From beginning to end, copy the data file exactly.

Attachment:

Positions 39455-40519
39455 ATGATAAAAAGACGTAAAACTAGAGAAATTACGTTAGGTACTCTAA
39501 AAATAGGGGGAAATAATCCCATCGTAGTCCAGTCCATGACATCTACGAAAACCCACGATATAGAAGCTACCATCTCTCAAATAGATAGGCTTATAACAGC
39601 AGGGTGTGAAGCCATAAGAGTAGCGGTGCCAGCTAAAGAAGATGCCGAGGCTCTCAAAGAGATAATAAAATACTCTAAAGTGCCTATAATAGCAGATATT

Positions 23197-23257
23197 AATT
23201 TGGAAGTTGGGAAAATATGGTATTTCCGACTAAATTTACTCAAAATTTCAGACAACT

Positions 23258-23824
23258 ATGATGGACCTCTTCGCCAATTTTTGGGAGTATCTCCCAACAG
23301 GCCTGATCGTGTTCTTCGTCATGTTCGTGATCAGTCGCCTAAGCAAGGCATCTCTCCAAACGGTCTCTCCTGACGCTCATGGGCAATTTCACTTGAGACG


Positions 39455-40519
39455 ATGATAAAAAGACGTAAAACTAGAGAAATTACGTTAGGTACTCTAA
39501 AAATAGGGGGAAATAATCCCATCGTAGTCCAGTCCATGACATCTACGAAAACCCACGATATAGAAGCTACCATCTCTCAAATAGATAGGCTTATAACAGC
39601 AGGGTGTGAAGCCATAAGAGTAGCGGTGCCAGCTAAAGAAGATGCCGAGGCTCTCAAAGAGATAATAAAATACTCTAAAGTGCCTATAATAGCAGATATT

Positions 23197-23257
23197 AATT
23201 TGGAAGTTGGGAAAATATGGTATTTCCGACTAAATTTACTCAAAATTTCAGACAACT

Positions 23258-23824
23258 ATGATGGACCTCTTCGCCAATTTTTGGGAGTATCTCCCAACAG
23301 GCCTGATCGTGTTCTTCGTCATGTTCGTGATCAGTCGCCTAAGCAAGGCATCTCTCCAAACGGTCTCTCCTGACGCTCATGGGCAATTTCACTTGAGACG